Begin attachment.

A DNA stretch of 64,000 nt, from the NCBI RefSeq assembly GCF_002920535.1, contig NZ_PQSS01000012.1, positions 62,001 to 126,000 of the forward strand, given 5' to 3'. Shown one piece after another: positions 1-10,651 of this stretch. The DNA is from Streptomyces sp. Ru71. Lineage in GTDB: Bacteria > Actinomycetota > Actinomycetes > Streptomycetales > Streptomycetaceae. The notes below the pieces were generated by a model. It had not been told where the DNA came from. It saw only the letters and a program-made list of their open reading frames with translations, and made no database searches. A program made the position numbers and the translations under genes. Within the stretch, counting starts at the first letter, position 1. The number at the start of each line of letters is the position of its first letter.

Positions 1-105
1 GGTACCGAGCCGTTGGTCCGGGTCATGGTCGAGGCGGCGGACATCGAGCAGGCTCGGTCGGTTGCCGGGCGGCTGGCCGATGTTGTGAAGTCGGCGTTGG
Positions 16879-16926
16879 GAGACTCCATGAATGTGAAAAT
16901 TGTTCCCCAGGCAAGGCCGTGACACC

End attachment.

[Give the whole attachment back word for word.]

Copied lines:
A DNA stretch of 64,000 nt, from the NCBI RefSeq assembly GCF_002920535.1, contig NZ_PQSS01000012.1, positions 62,001 to 126,000 of the forward strand, given 5' to 3'. Shown one piece after another: positions 1-10,651 of this stretch. The DNA is from Streptomyces sp. Ru71. Lineage in GTDB: Bacteria > Actinomycetota > Actinomycetes > Streptomycetales > Streptomycetaceae. The notes below the pieces were generated by a model. It had not been told where the DNA came from. It saw only the letters and a program-made list of their open reading frames with translations, and made no database searches. A program made the position numbers and the translations under genes. Within the stretch, counting starts at the first letter, position 1. The number at the start of each line of letters is the position of its first letter.

Positions 1-105
1 GGTACCGAGCCGTTGGTCCGGGTCATGGTCGAGGCGGCGGACATCGAGCAGGCTCGGTCGGTTGCCGGGCGGCTGGCCGATGTTGTGAAGTCGGCGTTGG
Positions 16879-16926
16879 GAGACTCCATGAATGTGAAAAT
16901 TGTTCCCCAGGCAAGGCCGTGACACC